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Nagoya: What’s the best reason to visit Nagoya?

by Stephen Carr

David Clarke
English teacher, 38 (British)
Nagoya has everything a big city needs in terms of culture, food and shopping on a manageable scale. Some say the city is too conservative but I have always found people to be friendly and down-to-earth. Also, I like that it isn’t too international, so I need to use Japanese. Although industrial, it doesn’t take long to get out to some beautiful countryside. Nagoya is “the business.”

Maiko Kameyama
Student, 18 (Japanese)
Sakae is the coolest area for young people. It has so many wonderful shops, full of trendy clothes, music and DVDs. There are lots of good-value eating places, particularly at lunch. It’s a great place to meet friends, and even if you don’t have much cash you can go window shopping and never get bored. At night it’s buzzing and there are clubs and bars to suit every pocket.

Osamu Kaneko
Research institute executive, 60 (Japanese)
When you visit Nagoya, go out of your hotel in the morning and drop in at a cafe on the street -any cafe you like — and order a cup of coffee. Then you can enjoy the world’s most gorgeous breakfast special, which is called “morning service.” You are served bread, egg, salad and fruit with a cup of coffee for no extra fee! This is a service you can find only around Nagoya.

Eriko Asai
Secretary, 33 (Japanese)
Nagoya is not too big, not too small, has good public transport and is a comfortable city to live in. The only reason I can think of why anyone would make a special journey here would be to visit the planetarium at the Nagoya City Science Museum. I believe it is one of the biggest in the world. Also, a lot of tourists seem to enjoy Nagoya Castle, which has two golden whales on its roof.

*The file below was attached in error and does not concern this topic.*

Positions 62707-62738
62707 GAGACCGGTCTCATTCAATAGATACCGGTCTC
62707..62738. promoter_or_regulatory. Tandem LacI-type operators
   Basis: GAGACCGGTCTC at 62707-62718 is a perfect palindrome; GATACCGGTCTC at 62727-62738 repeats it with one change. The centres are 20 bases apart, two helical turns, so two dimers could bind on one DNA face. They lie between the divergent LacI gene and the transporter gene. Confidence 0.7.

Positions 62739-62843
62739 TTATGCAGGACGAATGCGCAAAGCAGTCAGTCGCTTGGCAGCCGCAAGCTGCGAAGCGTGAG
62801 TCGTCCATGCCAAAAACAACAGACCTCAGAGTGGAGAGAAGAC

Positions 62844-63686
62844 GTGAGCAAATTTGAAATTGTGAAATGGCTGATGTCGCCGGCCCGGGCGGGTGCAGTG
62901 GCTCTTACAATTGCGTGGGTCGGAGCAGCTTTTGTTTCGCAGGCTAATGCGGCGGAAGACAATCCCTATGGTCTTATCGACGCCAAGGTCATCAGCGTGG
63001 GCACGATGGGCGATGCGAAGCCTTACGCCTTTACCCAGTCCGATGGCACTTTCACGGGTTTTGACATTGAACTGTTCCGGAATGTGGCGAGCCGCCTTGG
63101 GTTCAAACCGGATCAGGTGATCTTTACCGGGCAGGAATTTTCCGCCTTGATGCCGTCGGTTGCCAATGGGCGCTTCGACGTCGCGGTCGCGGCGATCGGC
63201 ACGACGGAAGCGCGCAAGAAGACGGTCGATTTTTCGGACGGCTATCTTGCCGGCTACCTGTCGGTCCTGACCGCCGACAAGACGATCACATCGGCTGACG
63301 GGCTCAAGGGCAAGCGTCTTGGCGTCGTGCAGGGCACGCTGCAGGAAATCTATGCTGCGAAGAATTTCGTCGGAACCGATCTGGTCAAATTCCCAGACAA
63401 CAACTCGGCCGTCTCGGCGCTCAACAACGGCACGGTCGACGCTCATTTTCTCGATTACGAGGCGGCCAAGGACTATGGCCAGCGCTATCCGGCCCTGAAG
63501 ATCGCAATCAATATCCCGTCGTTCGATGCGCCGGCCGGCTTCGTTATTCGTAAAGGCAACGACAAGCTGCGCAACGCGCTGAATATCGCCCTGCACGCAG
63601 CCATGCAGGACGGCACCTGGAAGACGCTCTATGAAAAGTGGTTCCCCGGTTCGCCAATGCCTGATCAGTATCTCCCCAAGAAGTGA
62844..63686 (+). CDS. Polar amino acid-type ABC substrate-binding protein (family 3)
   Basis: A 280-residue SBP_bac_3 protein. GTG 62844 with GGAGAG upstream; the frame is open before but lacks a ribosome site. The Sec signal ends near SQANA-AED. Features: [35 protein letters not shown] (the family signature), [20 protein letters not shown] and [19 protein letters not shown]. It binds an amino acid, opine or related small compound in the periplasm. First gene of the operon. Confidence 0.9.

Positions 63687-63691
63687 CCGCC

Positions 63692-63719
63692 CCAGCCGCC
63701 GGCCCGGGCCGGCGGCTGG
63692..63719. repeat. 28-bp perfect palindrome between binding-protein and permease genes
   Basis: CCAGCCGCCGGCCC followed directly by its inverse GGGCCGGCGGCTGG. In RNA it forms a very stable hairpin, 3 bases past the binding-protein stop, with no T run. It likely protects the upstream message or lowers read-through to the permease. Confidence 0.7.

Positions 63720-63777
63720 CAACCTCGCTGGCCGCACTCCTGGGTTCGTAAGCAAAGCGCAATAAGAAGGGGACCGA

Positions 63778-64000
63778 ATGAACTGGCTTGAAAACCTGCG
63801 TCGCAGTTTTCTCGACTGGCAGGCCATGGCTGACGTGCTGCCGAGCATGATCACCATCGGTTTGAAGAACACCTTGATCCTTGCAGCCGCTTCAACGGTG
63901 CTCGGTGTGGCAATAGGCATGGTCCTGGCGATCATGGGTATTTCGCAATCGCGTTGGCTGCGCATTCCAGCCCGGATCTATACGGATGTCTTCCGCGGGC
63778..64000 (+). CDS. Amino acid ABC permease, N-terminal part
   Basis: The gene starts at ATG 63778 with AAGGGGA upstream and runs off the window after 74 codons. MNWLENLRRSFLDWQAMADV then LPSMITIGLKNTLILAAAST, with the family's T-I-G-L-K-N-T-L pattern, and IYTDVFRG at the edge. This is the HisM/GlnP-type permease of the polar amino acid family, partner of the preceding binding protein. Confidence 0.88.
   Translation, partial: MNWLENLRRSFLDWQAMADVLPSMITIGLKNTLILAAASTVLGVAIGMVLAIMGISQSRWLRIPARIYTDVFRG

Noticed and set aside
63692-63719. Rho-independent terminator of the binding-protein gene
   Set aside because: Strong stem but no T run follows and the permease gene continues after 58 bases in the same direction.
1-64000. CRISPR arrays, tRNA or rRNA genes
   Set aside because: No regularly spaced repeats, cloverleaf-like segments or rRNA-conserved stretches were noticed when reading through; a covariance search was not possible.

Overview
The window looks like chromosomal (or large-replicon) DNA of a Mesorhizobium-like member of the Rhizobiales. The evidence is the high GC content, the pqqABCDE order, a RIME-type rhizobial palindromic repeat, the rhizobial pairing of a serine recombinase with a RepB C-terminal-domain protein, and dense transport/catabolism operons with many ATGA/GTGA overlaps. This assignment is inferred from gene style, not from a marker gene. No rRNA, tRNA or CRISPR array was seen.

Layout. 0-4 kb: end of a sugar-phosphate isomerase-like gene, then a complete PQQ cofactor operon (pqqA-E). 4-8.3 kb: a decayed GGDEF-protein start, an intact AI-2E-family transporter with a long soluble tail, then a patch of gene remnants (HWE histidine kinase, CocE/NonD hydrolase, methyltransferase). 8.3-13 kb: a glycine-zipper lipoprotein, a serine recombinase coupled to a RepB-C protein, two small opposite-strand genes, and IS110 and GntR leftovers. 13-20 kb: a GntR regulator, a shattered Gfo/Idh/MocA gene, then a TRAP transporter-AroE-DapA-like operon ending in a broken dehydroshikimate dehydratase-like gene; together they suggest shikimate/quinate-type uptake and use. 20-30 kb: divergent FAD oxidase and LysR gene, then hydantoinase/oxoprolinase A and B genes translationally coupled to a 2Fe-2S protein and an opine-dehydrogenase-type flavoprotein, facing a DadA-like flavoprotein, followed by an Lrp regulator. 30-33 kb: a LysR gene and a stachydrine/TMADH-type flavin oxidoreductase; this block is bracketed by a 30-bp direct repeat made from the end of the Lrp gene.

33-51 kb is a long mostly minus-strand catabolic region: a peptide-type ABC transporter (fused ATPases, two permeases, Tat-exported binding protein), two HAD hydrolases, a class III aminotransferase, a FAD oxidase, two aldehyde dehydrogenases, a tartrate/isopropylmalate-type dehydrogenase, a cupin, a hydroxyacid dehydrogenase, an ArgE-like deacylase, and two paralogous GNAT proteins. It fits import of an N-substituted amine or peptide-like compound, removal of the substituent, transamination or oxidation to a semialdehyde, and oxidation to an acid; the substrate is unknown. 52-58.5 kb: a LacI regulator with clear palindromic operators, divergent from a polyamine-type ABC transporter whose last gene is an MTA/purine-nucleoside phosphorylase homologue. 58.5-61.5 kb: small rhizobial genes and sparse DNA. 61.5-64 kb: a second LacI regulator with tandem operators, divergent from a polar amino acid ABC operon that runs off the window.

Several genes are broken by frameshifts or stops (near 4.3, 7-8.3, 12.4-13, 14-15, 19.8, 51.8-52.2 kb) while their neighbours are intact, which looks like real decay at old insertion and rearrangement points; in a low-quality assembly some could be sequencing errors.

Allen Nelson
English teacher, 45 (American)
The Osu district is packed with great restaurants, cafes, live music venues, cool little hangouts and fantastic shops to score great deals on vintage clothing. There are geeky electronic goods and audio equipment, historical sites and some pristine used and antique furniture. I’m a New Yorker and Osu really reminds me of Greenwich Village back in the ’80s and early ’90s.

Yasuhisa Ishihara
Marketing manager, 38 (Japanese)
Nagoya food is delicious and distinctive. Special to the city are dishes like tebasaki (fried spicy chicken wing) and miso nikomi udon (very chewy noodles with red miso). Most eel dishes around Japan serve just a couple of slices of eel. But the Nagoya version, unagi hitsumabushi, gives you lots of finely chopped cuts of eel on the rice, and there are three versions. They are all delicious.

Living outside Tokyo and interested in gathering views in your neighborhood? E-mail community@japantimes.co.jp